“The Administration in their letter said ‘our goal is not to open a debate whether the Ottomans have committed these horrendous acts, it is to help preserve the documentation that supports the truth of those events,’ Sen. Menendez stressed.

Mr. Jeffrey disagreed that he was diverging from the U.S. position as articulated by Assistant Secretary of State Matthew Reynolds in July 2008.

In the days prior to the hearing, the Armenian National Committee of America (ANCA) contacted committee members urging them to scrutinize the administration’s nominee on “failings in U.S.-Turkey policy” ranging from disagreements over Iraq to the Administration’s opposition to congressional legislation affirming the Armenian Genocide that was debated last year.

According to the ANCA, the “sad public spectacle” of lobbying against the Genocide resolution was accompanied by “the decision of the President to send two of his Administration’s senior officials, Under Secretary of Defense Eric Edelman and Assistant Secretary of State Dan Fried, to Ankara to
personally apologize for America for the House Foreign Affair Committee’s approval of this human rights legislation” on the Genocide in October 2007.

State Department report again ignores Azerbaijan’s anti- Armenian policies

Remnants of Baku's Armenian cemetery as of Sept. 2007“The International Religious Freedom Report 2008,” a congressionally mandated State Department report released on September 19 focused – as similar reports have done in years past – on restrictions and harassment faced by missionary groups, particularly Jehovah’s Witnesses, while ignoring continuing anti-Armenian rhetoric and actions in Azerbaijan. The reports are compiled primarily by in-country U.S. Embassy staff.

The report also listed, in minute detail, the few instances in which anti-Semitic comments were employed by pro-government media in their attacks on the opposition in the pre- and post-election period (while ignoring equally xenophobic although not anti-Semitic attacks).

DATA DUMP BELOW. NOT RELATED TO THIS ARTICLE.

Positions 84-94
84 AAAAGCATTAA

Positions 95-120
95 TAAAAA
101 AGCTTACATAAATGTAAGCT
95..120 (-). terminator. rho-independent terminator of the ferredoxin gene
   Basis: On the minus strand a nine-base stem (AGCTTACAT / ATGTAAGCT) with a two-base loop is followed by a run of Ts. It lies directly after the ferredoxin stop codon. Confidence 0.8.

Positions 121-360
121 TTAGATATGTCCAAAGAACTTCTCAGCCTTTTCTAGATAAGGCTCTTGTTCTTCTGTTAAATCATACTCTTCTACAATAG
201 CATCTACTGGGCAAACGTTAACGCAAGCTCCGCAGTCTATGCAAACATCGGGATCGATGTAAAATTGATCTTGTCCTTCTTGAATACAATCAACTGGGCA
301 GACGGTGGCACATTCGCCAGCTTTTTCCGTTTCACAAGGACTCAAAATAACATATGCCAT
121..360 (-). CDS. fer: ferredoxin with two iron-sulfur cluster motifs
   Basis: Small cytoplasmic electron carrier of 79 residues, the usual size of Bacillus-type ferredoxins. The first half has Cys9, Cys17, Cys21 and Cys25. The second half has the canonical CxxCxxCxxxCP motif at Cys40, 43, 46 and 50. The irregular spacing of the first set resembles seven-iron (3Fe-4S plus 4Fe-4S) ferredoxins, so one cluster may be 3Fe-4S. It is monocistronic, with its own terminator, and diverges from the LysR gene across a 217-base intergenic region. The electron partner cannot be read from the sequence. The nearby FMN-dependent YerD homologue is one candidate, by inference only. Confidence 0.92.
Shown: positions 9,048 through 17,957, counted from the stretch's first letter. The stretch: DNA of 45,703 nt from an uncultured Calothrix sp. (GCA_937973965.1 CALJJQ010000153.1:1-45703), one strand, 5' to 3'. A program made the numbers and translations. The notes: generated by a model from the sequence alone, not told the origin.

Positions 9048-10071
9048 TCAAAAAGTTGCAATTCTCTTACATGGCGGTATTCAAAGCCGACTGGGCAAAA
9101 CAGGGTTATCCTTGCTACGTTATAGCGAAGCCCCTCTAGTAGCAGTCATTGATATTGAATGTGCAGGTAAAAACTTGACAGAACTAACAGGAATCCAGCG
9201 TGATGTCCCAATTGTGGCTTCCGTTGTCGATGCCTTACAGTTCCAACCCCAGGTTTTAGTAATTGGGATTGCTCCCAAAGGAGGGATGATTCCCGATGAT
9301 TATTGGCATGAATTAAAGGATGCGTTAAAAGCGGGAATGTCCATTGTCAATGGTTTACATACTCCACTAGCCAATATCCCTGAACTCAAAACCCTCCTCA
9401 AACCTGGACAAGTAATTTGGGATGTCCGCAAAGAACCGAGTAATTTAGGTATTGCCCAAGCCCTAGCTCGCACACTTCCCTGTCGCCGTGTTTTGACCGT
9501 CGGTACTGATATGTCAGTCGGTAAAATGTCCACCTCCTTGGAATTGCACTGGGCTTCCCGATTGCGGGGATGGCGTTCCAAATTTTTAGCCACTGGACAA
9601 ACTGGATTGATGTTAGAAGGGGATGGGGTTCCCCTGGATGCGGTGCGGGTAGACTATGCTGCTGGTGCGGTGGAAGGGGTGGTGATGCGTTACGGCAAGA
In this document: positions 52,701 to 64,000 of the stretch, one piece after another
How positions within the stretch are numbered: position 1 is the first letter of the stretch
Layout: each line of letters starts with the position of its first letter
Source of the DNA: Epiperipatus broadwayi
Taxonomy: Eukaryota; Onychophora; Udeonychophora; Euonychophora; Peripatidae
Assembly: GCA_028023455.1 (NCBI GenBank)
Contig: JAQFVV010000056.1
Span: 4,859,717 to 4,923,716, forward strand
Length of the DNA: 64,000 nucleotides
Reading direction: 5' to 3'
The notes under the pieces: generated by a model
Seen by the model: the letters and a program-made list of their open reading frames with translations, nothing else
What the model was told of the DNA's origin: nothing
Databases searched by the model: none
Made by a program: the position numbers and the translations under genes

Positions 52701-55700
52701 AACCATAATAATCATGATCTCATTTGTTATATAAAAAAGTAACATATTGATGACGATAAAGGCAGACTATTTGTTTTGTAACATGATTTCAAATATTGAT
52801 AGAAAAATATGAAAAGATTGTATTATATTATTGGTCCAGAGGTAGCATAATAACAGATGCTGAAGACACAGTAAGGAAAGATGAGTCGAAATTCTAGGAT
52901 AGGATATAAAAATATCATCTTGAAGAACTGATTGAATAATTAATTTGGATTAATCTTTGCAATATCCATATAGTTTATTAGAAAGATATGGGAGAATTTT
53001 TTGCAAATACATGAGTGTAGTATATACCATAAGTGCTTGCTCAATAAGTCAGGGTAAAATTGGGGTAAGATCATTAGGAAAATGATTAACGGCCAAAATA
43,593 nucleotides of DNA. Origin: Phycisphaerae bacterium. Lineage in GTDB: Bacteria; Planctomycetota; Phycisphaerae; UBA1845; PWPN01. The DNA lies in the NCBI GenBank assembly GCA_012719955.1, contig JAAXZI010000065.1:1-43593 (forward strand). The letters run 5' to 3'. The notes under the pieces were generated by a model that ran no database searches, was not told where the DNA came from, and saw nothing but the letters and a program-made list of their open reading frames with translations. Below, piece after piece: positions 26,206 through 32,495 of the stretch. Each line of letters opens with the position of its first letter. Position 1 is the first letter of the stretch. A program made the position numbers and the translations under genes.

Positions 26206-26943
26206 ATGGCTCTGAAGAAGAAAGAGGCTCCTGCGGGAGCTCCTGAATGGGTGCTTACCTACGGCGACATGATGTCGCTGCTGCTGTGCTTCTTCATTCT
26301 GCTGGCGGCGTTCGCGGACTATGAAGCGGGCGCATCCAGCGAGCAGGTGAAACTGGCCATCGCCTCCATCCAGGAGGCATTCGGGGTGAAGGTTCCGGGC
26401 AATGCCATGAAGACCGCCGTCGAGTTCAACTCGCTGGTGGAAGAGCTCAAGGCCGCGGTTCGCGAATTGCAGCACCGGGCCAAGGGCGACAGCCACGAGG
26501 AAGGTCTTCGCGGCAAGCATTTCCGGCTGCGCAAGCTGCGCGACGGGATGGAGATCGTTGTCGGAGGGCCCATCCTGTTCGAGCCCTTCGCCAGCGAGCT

The report did note that Armenia is “a country traditionally known for its welcoming attitude toward Jews.”

While reporting that “on December 17, 2007, Jewish community members discovered a small swastika drawn on the Hebrew side of the 14-month-old Joint Tragedies Memorial,” the report misses the state-organized destruction of Armenian monuments and cemeteries throughout Azerbaijan, including the widely publicized case in central
Baku (see the September 15, 2007, edition of the Armenian Reporter).

Also ignored are a slew of Armenophobic comments by Azerbaijani leaders, such as those by country’s formal Muslim leader Allahshukur Pashazade who told a visiting Jewish American rabbi that “falsehood and treason run through Armenians’ blood” (see this page in the July 26 edition of the Armenian Reporter).

In a correction, the report no longer refers to Nagorno-Karabakh as an “occupied region” (see this page in the September 22, 2007, edition of the Armenian Reporter). Instead it mentions an “unresolved conflict over Nagorno-Karabakh” and “those areas of [Azerbaijan] controlled by ethnic Armenian separatists,” while rehashing baseless claims and figures used by the Azerbaijani government.

Not much change in “corruption perception”

The Corruption Perception Index (CPI), the informal rival of the World Bank’s Doing Business report, which measures business regulation (see this page in the September 20 edition of the Armenian Reporter), was released by the Berlin-based Transparency International on September 23. Both reports count towards Armenia’s continued eligibility for the U.S. aid under Millennium Challenge program.

This year’s CPI for Armenia was 2.9 of out of 10 possible points – the same rating it had in 2005–2006, but slightly worse than 3.0 in 2007 and 3.1 in 2004. The decline placed Armenia 109th of 180 nations on par with Argentina and Moldova.

Transparency studies in Armenia are conducted by the Center for Regional Development, a Yerevan-based Transparency International affiliate (

Meanwhile, other Transparency affiliates found improvements in Georgia, placing it in 67th place, up from 79th, and regression in Azerbaijan, placed 158th, down from the 150th position in 2007.